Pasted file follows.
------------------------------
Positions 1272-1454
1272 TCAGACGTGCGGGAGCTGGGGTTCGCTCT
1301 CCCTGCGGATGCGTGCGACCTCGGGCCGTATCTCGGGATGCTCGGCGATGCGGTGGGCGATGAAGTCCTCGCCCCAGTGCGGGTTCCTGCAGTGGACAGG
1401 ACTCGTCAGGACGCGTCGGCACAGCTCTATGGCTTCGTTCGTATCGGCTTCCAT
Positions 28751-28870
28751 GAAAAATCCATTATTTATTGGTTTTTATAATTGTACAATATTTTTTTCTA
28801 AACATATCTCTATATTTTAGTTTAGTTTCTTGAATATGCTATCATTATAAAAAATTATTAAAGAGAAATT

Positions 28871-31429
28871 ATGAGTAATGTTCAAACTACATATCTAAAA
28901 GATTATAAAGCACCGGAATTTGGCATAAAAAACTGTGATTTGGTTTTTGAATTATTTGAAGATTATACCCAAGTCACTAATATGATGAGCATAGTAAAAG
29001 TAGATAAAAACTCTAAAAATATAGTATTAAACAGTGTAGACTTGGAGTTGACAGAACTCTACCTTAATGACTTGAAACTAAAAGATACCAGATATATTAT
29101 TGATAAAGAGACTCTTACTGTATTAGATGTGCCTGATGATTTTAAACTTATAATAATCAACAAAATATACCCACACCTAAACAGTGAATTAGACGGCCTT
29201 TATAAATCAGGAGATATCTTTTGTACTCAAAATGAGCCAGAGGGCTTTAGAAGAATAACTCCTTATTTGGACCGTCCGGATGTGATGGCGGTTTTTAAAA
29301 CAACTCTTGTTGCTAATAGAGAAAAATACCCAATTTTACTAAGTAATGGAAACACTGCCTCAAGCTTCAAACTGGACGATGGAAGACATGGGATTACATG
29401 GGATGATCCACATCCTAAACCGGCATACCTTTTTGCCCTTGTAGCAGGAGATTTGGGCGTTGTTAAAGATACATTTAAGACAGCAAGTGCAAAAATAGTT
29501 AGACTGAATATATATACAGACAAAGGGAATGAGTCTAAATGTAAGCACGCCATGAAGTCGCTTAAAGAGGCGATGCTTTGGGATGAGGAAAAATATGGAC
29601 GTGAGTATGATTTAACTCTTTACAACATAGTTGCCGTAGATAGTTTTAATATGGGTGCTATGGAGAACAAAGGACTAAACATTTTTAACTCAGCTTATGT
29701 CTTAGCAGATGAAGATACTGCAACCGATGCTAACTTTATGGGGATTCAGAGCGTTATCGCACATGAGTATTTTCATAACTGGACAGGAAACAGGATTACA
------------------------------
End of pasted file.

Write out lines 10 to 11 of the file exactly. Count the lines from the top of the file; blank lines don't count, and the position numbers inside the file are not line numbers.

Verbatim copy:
28901 GATTATAAAGCACCGGAATTTGGCATAAAAAACTGTGATTTGGTTTTTGAATTATTTGAAGATTATACCCAAGTCACTAATATGATGAGCATAGTAAAAG
29001 TAGATAAAAACTCTAAAAATATAGTATTAAACAGTGTAGACTTGGAGTTGACAGAACTCTACCTTAATGACTTGAAACTAAAAGATACCAGATATATTAT